2010 World Science Festival Blog

Archives for May, 2010

Authors Anonymous

Shhhh…I have a secret. When we send out information about the World Science Festival, the producers commonly use the phrase, "a Festival meant to engage and inspire the public about science." For me, there’s no better way to inspire than to offer the public a  chance to meet one-on-one with scientists. And I’m not talking…

Want to go to the World Science Festival, but can’t bum a ride to New York City? Your favorite program is already sold out? You want to be there for the suspense and drama of the 2010 Kavli Laureates announcement Thursday morning, but you’ve run out of sick-day excuses at work? Well, buck up, the…

Unification for Your Eyes and Ears

Image courtesy of the Cajal’s Butterflies of the Soul gallery at The Beautiful Brain. Noah Hutton is founding editor of The Beautiful Brain, an online magazine that explores recent neuroscience findings through monthly podcasts, essays, reviews, and galleries, with particular attention to the dialogue between the arts and sciences.

Evolutionary Bridges

Sam McDougle joins us from re:COGNITION at The Beautiful Brain. Sam splits this time between behavioral neuroscience research at the University of Pennsylvania, playing fiddle in an Appalachian string-band, and drumming in an indie rock trio. In my recent career as an undergraduate, I noticed a curious phenomenon–around my junior year, dorm rooms across the…

Today, when I was trolling through a stack of dutifully hand-recorded interview notes and research articles with punny names such as, "Reaping the benefits," I came across a fact I had long forgotten about, from the International Food Policy Research Institute: For every dollar of additional income created in the agriculture sector, the economy as…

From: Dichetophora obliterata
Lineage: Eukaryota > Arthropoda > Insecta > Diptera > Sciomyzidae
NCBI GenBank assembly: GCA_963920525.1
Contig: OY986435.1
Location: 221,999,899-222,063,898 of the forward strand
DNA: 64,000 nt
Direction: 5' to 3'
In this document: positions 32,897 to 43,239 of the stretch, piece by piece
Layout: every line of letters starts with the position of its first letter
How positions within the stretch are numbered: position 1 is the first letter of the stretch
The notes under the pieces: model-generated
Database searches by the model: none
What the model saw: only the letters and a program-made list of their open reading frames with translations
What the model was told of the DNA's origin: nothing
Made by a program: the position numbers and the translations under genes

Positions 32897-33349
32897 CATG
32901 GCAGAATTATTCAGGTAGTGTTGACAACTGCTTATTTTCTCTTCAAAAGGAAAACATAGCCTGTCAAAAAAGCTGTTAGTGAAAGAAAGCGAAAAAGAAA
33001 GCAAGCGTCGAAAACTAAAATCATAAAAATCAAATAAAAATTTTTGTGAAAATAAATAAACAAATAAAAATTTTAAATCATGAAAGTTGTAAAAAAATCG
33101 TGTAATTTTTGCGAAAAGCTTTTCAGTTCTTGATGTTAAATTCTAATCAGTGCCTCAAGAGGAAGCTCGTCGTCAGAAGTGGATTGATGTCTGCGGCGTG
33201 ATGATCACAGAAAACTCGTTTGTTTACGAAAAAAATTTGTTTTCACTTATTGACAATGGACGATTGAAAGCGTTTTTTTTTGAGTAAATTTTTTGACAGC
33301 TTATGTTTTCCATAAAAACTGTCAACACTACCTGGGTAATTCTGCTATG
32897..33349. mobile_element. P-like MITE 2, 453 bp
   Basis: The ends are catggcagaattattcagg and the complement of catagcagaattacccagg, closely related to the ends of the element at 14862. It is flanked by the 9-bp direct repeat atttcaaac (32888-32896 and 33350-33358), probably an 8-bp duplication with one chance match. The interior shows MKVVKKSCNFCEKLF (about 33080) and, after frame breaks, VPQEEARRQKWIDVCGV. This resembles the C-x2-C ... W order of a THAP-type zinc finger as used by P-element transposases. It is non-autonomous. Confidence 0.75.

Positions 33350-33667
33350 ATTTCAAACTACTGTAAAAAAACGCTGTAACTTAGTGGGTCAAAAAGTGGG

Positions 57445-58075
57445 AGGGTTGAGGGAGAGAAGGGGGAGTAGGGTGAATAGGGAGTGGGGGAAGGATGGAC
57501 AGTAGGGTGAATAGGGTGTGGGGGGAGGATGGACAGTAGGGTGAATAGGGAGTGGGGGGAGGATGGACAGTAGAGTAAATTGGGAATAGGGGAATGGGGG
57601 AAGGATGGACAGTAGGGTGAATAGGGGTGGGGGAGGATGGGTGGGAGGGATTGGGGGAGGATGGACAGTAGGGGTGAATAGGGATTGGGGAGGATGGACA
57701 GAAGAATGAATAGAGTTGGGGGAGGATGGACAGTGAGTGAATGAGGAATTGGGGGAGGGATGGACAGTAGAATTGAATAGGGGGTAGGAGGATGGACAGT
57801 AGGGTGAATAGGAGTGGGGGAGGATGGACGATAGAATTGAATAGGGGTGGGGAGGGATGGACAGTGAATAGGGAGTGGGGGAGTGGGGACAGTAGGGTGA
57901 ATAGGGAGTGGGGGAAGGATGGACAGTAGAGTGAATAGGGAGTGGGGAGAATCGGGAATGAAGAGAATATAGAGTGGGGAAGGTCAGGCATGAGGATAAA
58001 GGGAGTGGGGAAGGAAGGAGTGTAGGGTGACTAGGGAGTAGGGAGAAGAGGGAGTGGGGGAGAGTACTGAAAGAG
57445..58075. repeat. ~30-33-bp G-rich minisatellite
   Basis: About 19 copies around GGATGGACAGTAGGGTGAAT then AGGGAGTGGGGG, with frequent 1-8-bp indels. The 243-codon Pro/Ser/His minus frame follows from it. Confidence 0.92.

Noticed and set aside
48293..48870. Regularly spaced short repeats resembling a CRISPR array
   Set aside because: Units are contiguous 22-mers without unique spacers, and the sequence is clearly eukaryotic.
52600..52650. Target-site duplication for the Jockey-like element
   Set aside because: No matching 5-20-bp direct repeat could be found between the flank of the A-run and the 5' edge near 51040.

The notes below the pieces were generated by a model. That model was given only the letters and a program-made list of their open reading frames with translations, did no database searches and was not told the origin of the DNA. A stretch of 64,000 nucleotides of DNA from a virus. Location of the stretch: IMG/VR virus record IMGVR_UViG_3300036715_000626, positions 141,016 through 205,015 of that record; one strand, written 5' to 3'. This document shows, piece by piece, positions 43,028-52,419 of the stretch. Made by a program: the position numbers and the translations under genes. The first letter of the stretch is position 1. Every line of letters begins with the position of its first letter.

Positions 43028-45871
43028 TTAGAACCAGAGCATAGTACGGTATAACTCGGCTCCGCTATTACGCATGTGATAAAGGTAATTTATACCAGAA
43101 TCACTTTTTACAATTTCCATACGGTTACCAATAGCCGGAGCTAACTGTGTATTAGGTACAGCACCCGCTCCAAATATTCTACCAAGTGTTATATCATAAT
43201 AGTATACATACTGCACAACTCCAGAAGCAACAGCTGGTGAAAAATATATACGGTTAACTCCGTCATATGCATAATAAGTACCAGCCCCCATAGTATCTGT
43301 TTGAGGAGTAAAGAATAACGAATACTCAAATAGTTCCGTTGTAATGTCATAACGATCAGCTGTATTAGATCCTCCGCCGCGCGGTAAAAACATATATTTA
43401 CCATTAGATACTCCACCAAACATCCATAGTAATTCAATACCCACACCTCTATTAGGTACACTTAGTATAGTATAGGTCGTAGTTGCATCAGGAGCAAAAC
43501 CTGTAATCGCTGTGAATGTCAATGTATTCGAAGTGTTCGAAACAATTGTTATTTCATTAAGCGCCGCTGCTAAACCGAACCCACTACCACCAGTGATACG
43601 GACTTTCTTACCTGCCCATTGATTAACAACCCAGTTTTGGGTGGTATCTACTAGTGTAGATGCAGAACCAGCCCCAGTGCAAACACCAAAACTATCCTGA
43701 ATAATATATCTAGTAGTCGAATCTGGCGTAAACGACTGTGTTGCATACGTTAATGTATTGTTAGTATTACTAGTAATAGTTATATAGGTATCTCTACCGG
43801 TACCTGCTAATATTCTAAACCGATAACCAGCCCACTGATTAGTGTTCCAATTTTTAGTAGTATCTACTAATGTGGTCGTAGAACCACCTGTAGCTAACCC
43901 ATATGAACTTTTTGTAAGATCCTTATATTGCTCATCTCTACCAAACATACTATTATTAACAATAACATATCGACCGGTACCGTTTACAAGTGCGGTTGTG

Jennifer Jacquet joins us from Guilty Planet. Jennifer is a postdoctoral research fellow working with the Sea Around Us Project at the UBC Fisheries Centre. It is nice to see science and art getting along. The World Science Festival’s event Eye Candy demonstrates how science can help us understand some of our notions of beauty.…

Maybe you think you already know enough about music. After all, we’ve been experiencing and describing it for ages. Beethoven called music the "mediator between the spiritual and the sensual life." Others know it as the "universal language" or the "voice of angels." T.S. Eliot said "you are the music while the music lasts."

Animals Like Us

We’re delighted to have Carl Zimmer guest blog for us. Carl writes about science regularly for the New York Times and magazines such as Discover, where he is a contributing editor and columnist. He is the author of seven books, the most recent of which is The Tangled Bank: An Introduction To Evolution. What is…

Tune into the World

If you’re like me, you probably pay much more attention to what you see around you than to what you hear. Maybe you even “tune out” much of the time. But actually sound is just as important as sight to our existence – maybe even more so. We hear before we see in the womb.…

How We Face the World

Chuck Close, Self-Portrait. Photograph: Ellen Page Wilson/Courtesy PaceWildenstein, New York Imagine a chair. It has physical attributes: four legs, a seat, some sort of a back. Now imagine a human face. It also has physical attributes: eyes, a nose, a mouth. But, remarkably, the ways we process these features in our brains—and more crucially how…